no one is expecting Jamesian subtlety in a 40-second government health ad – but neon signs above people’s heads? Really? Sometimes you just gotta love the government for trying. But alas, suggestion and allusion aren’t optional extras in successful advertising – they are its defining feature…

The result is a dismal, deadening literalness that I suspect won’t even cause its target demographic to lift an eyebrow, never mind a phone.

Filed under: advertising, cannabis, Frank

ACPO Guidance on Cannabis Possession for Personal Use

untitled1In the light of the change in classification for cannabis, the police have changed their guidance on dealing with cases of possession for personal use.

Should you be interested you can download the document from here.

In describing aggravating circumstances where officers may want to escalate the way they deal with the offences the guidance outlines a number of examples.

  1. Smoking in a public place (in which they include in the street and in a youth club).
  2. Where there is a locally identified policing problem which “may include a disorder ‘hotspot’ in an area (public park, local shops, public house, near schools or where young people frequent) that generates frequent calls for service to deal with anti-social behaviour.”
  3. To protect young people.
  4. For persistent offenders.

The guidance asks officers when escalating the action they’re taking to have a number of questions in their mind:

  • What impact will the decision to issue a Cannabis Warning or PND have on the offender?
  • Does this person understand the seriousness of this offence?
  • Will this person benefit from this course of action?
  • Will this person take any heed of a Cannabis Warning or PND Notice?
  • Is there any evidence of previous convictions or offending behaviour that may show that they have little regard for the law?

Where the offender is 17 years old or younger the guidance is explicit:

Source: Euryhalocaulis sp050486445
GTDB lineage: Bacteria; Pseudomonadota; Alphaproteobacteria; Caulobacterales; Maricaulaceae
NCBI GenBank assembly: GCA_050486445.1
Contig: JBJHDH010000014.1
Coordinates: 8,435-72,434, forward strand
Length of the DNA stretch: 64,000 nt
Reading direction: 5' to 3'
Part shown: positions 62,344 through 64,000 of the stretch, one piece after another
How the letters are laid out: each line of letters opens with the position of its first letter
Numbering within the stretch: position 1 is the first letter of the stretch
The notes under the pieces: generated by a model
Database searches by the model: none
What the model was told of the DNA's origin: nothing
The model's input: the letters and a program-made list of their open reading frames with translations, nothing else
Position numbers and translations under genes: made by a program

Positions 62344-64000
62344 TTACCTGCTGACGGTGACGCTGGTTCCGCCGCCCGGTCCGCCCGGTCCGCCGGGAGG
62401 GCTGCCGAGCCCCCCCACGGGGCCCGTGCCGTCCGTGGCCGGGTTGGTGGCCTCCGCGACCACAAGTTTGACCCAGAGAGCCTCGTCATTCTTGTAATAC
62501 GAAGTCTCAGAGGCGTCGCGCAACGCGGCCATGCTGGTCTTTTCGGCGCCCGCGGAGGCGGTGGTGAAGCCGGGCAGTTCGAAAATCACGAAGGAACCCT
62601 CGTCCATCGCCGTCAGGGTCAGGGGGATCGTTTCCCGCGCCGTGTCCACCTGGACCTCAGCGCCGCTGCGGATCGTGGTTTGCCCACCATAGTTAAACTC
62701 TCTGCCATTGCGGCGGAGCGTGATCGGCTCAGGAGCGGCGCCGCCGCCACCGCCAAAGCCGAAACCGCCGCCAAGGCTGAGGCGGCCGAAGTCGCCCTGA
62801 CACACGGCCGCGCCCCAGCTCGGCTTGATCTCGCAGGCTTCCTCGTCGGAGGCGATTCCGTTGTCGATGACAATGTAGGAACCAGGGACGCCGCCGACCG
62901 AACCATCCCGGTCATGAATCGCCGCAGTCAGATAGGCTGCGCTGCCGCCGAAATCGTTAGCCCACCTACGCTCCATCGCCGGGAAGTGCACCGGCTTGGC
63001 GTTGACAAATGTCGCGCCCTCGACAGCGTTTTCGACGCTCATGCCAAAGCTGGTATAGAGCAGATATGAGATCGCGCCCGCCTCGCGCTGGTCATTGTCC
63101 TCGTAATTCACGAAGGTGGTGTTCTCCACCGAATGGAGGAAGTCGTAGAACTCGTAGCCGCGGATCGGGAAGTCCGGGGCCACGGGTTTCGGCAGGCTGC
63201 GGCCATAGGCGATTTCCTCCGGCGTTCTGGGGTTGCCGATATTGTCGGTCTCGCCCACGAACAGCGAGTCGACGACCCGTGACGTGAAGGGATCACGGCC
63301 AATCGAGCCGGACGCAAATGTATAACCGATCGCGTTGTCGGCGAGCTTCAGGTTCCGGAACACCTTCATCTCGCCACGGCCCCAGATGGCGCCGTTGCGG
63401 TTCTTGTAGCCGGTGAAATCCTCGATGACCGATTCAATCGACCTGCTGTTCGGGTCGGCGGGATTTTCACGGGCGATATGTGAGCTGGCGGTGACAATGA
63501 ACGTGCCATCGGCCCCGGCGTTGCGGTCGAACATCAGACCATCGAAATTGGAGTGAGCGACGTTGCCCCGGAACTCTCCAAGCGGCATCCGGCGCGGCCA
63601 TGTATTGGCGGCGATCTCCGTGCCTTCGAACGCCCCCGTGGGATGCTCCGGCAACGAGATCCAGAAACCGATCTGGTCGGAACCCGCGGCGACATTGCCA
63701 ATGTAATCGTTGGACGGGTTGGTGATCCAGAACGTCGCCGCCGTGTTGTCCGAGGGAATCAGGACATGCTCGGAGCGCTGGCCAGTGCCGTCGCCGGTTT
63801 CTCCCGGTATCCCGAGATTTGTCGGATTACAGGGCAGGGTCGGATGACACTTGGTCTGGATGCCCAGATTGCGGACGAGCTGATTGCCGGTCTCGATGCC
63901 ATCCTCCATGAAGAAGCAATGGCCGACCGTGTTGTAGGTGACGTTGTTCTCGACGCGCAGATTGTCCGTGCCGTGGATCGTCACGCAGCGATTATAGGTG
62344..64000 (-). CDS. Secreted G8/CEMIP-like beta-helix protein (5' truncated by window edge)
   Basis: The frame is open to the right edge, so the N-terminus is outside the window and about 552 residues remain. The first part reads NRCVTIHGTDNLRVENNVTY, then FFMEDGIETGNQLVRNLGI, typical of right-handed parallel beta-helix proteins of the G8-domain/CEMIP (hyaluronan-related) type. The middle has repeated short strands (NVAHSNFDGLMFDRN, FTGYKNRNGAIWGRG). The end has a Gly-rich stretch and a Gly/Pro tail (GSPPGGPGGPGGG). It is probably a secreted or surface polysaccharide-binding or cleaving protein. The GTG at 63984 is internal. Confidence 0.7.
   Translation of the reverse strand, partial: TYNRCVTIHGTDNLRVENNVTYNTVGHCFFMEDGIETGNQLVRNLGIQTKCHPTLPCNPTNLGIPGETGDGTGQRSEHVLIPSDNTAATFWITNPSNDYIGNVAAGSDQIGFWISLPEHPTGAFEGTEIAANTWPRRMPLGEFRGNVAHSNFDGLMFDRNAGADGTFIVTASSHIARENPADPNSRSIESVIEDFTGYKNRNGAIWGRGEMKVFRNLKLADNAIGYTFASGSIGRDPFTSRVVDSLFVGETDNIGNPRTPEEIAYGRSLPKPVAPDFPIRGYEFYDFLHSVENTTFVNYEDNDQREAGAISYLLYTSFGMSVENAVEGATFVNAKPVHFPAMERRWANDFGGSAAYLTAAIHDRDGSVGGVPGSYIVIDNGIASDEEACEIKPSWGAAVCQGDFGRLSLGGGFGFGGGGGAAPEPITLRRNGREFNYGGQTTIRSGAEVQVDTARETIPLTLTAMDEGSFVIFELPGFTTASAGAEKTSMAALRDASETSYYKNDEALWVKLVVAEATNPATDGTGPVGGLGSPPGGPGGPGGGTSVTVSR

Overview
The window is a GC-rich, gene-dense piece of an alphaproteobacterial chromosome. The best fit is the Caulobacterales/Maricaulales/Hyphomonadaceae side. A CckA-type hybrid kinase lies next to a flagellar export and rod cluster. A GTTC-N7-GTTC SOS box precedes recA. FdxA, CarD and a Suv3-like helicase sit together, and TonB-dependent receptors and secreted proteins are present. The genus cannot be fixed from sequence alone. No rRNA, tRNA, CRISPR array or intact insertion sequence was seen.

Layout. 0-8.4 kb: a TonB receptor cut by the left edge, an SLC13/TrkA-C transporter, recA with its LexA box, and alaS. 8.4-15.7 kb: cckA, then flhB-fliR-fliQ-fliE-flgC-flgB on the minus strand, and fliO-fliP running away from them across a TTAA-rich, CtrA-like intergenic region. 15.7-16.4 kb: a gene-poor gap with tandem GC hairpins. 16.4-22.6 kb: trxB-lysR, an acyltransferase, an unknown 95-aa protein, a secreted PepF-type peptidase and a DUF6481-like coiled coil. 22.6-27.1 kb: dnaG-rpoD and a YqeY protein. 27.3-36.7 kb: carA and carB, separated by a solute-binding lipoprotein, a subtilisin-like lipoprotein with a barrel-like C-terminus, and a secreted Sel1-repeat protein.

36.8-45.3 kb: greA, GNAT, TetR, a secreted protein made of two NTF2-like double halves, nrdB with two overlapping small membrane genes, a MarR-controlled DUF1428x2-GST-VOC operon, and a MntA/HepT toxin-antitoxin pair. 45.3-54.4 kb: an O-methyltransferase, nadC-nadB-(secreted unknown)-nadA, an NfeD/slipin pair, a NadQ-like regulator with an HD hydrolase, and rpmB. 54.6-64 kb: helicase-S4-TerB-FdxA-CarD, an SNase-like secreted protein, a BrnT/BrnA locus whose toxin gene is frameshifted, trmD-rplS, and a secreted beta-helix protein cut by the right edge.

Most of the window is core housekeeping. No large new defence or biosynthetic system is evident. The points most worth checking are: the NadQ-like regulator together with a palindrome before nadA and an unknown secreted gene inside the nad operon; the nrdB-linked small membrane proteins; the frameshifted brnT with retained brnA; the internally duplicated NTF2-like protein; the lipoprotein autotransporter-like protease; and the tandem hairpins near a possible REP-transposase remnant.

Young People aged 17 years of age, or under, cannot be given a Cannabis Warning or a PND for possession of cannabis.

If there are local partnership agreements (Local Education Authority) in place, these will take precedence over these guidelines. The ACPO Guidance for Policing Drugs in Schools – ‘Joining Forces’ – offers further advice on this aspect of responding to cannabis possession.

This is fleshed out in the FAQ chapter:

Can I give a person who is 17 years old, or under, a Cannabis Warning or a PND?

No. Section 65 of the Crime and Disorder Act 1998 requires that such young people be considered for a reprimand, final warning or prosecution. However, that does not mean officers have to arrest at the time in order to seize the cannabis. The officer could decide to take the young person home to the protection of their parent or guardian. Taking this action would not prevent a later warning or reprimand being given or a prosecution being started, at a later date.

However, if that is not possible and the officer has no reasonable alternative, then the officer should have no difficulty justifying that an arrest is necessary in such cases.

Do I still have to arrest a person that is 17 years old or under?

There is no longer a recommendation that such young people must be arrested. The officer will have to justify that an arrest is necessary. However it is recognised that very often an arrest will be necessary to obtain the admission/evidence required for the final warning scheme. If this were necessary the officer would be justified in making an arrest.

What if a 17 year old and a 19 year old are smoking cannabis together?

The officer must look at the circumstances of each individual. It must be decided in each individual case that the action taken is both necessary and proportionate. Officers may have to deal with them differently i.e. Arrest one (17 years) and warn the other (19 years)

If the age difference was greater, say a 16 and 21 year old, it could also be decided that the 16 year old has been unduly influenced by the 21 year old, and arrest both.

Filed under: cannabis, police

About this blog

This blog tries to pick up relevant media and research stories about drug education. It mainly focuses on information in England as this is the geographical remit for the Drug Education Forum. We welcome comments that are on topic.

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July 2021